Why Are You Writing That Client Alert? The News Is Old.
The Obama administration recently announced a one-year delay of the “shared responsibility payment” penalties and other reporting requirements under the Affordable Care Act (ACA), which generated a lot of news coverage. I read numerous alerts from law firms about the news when it came out on July 3rd, and as well as the following day outlining this major change. Yet, today I got another client alert with the same facts that I have been reading this past week. I am sure the firm’s clients are asking the same question I asked myself; Why bother writing a client alert? The news is old. Chances are, even if a client left for the long holiday break, they may have seen the news since it was widely reported by all major media outlets. By sending out the news seven days later, it shows the client that the firm is not up on current events. Or, the attorneys underestimated that its clients were too busy to see the news. And, there is a great chance that the clients have already seen several other client alerts on the same topic.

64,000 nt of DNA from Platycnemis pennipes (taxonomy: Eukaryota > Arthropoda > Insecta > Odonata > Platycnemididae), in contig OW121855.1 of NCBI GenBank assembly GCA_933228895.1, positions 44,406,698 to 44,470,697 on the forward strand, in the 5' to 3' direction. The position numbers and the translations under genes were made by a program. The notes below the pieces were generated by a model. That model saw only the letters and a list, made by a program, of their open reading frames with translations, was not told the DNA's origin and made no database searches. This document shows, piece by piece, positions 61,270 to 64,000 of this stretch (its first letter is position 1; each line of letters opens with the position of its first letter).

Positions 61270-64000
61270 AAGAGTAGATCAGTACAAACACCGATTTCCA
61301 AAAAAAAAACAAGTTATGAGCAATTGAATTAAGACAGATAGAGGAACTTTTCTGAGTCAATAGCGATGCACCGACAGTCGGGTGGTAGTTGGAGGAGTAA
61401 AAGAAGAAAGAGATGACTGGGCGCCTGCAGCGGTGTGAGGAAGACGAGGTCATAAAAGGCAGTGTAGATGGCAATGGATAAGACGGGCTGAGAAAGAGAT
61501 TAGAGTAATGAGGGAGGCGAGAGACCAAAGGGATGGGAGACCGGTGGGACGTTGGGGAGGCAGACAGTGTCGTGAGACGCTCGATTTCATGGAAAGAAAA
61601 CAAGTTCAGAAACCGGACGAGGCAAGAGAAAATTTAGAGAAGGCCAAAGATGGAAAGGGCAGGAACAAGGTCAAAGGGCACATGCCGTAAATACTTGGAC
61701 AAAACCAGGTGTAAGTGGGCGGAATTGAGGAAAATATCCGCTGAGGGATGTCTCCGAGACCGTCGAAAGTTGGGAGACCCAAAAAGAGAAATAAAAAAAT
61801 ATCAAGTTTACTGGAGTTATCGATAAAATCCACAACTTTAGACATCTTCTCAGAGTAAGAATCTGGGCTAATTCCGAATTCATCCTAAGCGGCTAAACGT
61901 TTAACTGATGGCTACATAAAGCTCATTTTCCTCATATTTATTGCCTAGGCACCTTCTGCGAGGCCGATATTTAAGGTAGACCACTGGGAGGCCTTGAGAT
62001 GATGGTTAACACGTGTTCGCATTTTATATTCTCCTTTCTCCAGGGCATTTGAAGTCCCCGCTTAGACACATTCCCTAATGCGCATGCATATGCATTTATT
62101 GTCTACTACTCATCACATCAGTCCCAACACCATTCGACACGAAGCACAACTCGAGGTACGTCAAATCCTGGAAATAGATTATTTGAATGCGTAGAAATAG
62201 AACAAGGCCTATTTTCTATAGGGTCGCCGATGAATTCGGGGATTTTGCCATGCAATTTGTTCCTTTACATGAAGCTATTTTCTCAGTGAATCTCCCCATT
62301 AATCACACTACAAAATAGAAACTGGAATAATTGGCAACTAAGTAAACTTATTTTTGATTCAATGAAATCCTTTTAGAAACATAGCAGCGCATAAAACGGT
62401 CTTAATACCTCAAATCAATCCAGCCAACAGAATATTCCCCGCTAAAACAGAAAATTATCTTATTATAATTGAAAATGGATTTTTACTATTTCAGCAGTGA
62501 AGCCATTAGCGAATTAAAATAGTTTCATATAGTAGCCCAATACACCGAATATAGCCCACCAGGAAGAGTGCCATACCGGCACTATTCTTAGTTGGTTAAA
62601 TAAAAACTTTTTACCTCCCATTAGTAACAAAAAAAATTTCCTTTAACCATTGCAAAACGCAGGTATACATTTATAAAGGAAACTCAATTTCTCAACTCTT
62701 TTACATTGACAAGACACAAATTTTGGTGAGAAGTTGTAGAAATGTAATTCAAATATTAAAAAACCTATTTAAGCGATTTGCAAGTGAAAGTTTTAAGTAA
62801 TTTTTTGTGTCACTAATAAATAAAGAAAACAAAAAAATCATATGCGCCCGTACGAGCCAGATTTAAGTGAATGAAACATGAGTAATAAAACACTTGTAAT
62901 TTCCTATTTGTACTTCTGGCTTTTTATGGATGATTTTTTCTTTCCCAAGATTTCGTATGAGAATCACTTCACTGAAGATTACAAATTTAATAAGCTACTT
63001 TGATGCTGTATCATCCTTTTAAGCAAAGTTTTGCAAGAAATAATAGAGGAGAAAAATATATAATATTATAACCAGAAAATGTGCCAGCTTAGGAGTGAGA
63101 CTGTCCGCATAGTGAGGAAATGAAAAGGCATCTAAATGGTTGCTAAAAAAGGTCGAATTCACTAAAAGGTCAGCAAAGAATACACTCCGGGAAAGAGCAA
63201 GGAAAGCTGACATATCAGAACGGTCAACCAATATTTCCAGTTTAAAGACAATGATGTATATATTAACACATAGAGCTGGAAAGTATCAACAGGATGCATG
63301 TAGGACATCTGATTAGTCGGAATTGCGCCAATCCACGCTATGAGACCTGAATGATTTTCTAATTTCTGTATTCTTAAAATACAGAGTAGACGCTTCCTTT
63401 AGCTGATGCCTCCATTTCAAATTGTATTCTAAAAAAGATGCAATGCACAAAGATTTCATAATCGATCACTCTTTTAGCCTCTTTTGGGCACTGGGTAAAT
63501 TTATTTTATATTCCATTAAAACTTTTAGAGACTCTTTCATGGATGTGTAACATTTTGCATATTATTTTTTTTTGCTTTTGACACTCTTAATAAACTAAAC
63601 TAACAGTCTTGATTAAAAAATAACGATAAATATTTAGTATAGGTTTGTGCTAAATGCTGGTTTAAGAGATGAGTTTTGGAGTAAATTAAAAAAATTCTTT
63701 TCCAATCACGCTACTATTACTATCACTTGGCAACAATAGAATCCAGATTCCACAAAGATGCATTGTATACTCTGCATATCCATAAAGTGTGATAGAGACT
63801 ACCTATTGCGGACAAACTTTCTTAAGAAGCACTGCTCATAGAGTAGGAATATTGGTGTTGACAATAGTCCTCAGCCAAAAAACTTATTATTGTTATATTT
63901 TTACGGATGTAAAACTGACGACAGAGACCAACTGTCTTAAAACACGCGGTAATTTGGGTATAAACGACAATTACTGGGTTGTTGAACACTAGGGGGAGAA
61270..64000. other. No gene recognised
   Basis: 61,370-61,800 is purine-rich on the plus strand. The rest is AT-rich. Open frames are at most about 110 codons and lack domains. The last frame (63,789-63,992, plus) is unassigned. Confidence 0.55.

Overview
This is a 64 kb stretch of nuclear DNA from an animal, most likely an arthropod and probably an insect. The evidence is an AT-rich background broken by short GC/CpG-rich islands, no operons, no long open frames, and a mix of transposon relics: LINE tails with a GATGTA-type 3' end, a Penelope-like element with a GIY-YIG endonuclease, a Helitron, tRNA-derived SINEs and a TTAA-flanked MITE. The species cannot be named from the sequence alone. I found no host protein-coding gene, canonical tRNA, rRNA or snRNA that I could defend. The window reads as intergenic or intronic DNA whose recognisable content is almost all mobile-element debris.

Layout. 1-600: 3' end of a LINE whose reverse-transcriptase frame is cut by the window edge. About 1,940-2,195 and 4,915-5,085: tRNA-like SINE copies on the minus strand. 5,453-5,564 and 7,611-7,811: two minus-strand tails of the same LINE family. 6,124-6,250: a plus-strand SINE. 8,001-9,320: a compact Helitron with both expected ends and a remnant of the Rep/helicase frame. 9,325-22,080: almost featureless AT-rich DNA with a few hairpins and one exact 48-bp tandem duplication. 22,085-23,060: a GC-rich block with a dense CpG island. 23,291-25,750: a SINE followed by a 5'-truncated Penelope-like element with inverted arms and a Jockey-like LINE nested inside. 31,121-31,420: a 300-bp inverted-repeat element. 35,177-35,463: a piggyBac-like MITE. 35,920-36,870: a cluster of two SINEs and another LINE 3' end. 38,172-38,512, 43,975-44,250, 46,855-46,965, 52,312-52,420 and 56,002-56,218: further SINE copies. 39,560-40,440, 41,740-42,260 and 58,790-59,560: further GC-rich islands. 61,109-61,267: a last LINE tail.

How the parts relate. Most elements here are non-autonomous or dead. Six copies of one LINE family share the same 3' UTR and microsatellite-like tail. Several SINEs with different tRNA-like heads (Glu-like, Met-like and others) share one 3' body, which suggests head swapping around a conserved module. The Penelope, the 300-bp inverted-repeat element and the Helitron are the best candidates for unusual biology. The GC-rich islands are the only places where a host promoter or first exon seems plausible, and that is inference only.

When you approach a topic for a client alert, consider the following things before writing:
- If the information has already been reported consider another angle; one that may have not been covered by another law firm or even the media.
- Don’t just relay the facts, offer some unique insight or a unique perspective on the issue.
- Tell the readers how this information will impact their business. And, put it in the headline and the lead paragraph. Don’t burry the lead.
If you want to be known as an authority on a subject or industry, the alert needs to be distributed the same day, or even the day after the news breaks. Set up a system to make that happen, even if you need to skip lunch or a networking event. Or find another colleague to help write and edit it.
If you can’t get the alert out fast, don’t bother writing it. You will be old news.